Friday, April 29, 2011

Value and Valuing

I was reading journalist and author Arthur Koestler's 'five' part trilogy again recently. That is The Sleepwalkers (1959), Act of Creation (Book I and II) (1964), The Ghost in the Machine (1967) and Janus: A Summing Up (1978). The work as a whole covers an investigation of immense ground and circles back on itself, yet within it is the story of the how humans discover and how we discover our humanity. The awareness of knowledge hubris is a theme in the conclusion to all these books.

I found last night one section in Act of Creation on the aesthetics of snobbery, that I had not recalled before. Koestler observes how in the act of great creation there is often some divine inspiration, a release of one plane in the conjunction of two to produce surprise novelty, whether in the sciences or the arts. He talks about how even life-time experts in the aesthetics of greatness of an artist cannot recognize a well-executed fake by one from the master. He says:

"Let me repeat: the principal mark of genius is not perfection, but originality, the opening of new frontiers; once this is done, the conquered territory becomes common property. .. Genius consists not in the perfect exercise of a technique, but in its invention."

Koestler then speaks to the affectation of greatness and of great art. We feel that seeing these objects we may be magically imbued with the creators' essences. "It is not the eye that guides the museum visitor, but the magic of the names." (p. 410) And so people view these works appraised as great and project their own likes and dislikes upon them.

It is then Koestler trigger me to an insight into my own concerns in this. He remarks how the snobbery of art appreciation, rather than its genuine effect through appreciation comes from the confusion of two value frames. The true judgment of value and the valuing of value-judgements. Koestler comments:

"Snobbery ... is a hotchpotch of matrices, the application of the rules of one
game to another game. It uses a clock to measure weight, and a thermometer to measure distance. The creative mind perceives things in a new light, the snob in a borrowed light; his pursuits are sterile and his satisfactions of a vicarious nature." (p. 412)

I then asked why does this occur (and why did it bother Koestler so)? In apithology, we know the expression of pathology arises from the doubt of grace. When we feel we are not able to gain an appreciation for something, it being too intricate to know or too distant to discover, we fear we will lose the grace of its expression. Fearing this greatness might be unavailable to us, we grasp to its artifact, and look to others to affirm the value we cannot see for ourselves. Our fear of deficiency is confirmed and so compensated for, the art itself becoming invisible under the introjection of acclaim.

This is why greatness without pretence is the best judge of genius. Being respected by one's peers, and ignored by all around, is a much greater respect than drawing queues of people around a block to glimpse something proximate that is forever distant. In moments like these I give great thanks for the many peers around me, without whom in their greatness, I would have no sure judgement for my own attempts at stumbled origination. To create takes courage and to appreciate takes devotion. Not all of us can feel into this path, to create value so as not to confuse value.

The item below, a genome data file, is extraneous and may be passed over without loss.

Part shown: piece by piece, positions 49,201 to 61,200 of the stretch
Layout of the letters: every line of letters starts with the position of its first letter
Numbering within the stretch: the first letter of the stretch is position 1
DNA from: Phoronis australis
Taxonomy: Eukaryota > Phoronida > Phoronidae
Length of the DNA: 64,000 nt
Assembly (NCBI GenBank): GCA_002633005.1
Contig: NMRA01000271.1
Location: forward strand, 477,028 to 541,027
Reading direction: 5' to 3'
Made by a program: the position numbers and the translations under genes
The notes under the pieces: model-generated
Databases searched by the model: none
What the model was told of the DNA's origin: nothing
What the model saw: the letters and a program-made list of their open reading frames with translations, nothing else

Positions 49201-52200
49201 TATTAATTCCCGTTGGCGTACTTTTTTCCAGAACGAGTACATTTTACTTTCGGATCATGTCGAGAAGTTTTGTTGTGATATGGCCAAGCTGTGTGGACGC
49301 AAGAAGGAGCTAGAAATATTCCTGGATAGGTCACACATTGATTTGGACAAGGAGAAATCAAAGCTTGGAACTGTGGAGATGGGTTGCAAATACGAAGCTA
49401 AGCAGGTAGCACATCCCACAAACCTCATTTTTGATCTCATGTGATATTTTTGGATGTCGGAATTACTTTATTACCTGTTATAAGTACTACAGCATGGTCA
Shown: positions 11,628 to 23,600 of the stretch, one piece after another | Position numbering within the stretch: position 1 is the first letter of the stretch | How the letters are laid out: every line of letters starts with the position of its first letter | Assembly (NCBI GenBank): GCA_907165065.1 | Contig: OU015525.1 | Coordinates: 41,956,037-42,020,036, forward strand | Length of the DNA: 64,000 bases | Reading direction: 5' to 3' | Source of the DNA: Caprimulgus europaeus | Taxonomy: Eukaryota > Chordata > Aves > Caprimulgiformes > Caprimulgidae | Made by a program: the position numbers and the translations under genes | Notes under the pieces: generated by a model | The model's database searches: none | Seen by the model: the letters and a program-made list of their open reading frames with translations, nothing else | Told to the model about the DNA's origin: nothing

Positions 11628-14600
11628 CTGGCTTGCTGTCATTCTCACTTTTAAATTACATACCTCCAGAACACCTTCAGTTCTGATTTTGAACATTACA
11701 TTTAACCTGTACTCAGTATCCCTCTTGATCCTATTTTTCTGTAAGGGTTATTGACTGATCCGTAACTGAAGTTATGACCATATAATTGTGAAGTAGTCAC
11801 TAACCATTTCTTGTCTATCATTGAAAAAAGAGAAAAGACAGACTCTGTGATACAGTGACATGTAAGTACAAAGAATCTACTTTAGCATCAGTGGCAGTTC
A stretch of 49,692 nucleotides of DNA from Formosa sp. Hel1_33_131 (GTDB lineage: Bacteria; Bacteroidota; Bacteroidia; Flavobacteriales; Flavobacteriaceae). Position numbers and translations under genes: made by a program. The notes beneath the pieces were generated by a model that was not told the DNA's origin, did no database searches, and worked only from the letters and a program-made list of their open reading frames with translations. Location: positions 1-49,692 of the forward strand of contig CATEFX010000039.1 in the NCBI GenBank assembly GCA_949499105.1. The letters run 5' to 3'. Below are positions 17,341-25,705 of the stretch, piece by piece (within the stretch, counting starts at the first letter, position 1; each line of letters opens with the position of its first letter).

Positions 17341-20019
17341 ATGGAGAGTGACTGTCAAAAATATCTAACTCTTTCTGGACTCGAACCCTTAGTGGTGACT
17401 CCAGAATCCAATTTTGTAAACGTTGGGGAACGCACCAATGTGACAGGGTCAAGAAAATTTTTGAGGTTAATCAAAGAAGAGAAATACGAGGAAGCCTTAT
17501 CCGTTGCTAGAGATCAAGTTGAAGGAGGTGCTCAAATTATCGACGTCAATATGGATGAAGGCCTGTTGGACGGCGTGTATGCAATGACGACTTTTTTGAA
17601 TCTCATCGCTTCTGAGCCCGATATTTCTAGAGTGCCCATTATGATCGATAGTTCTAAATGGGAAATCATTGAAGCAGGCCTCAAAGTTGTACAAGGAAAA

My own response in this area is the distress I feel when in crowds of people who are trying to have an experience of greatness, knowing there is something there to get, and not getting it. In these moments I find the authenticity of non-appreciation much better than the false acclaim without a moments look. One day in Paris' Louvre I saw Leonardo's Mona's smile for the first time - and knew somatically and completely the reason for the reputation. Behind the ten-deep crowd of viewers we shared a smile, and after a moment I left in increased respect and moved on to the much-ignored passions of Christ in Botticelli's creative recall in an empty gallery, which the tours having not the time or cultural interest, had passed by. Art is more than personal, it is a view into the divine.

I have a van Gogh reproduction on my stairs. It is of Starry Night. It was a gift on a birthday many years ago from lover and friend. Like Koestler's portrayal of a friend with a Picasso that became more valued once discovered as an original, it recalls for me each time I see it those faded days. This begs the question of whether the painting is more cherished simply because of the artist's reputation or the givers giving. Compared to the other original art I have, especially those where I knew the artist, it is a but a parchment, yet it holds a symbolic cherished value - in distant appreciation and remembered affection. Within the art is the act of giving, and that is what is mostly valued.

So why create in any form? Because it brings us closer to the appreciation of the works of genius. For in the works of greatness we create for others, we give a bit of ourselves ...

- and shop a little in the gallery-giftshop stocking the grace of all mankind.

Picture: Teddy Royannez

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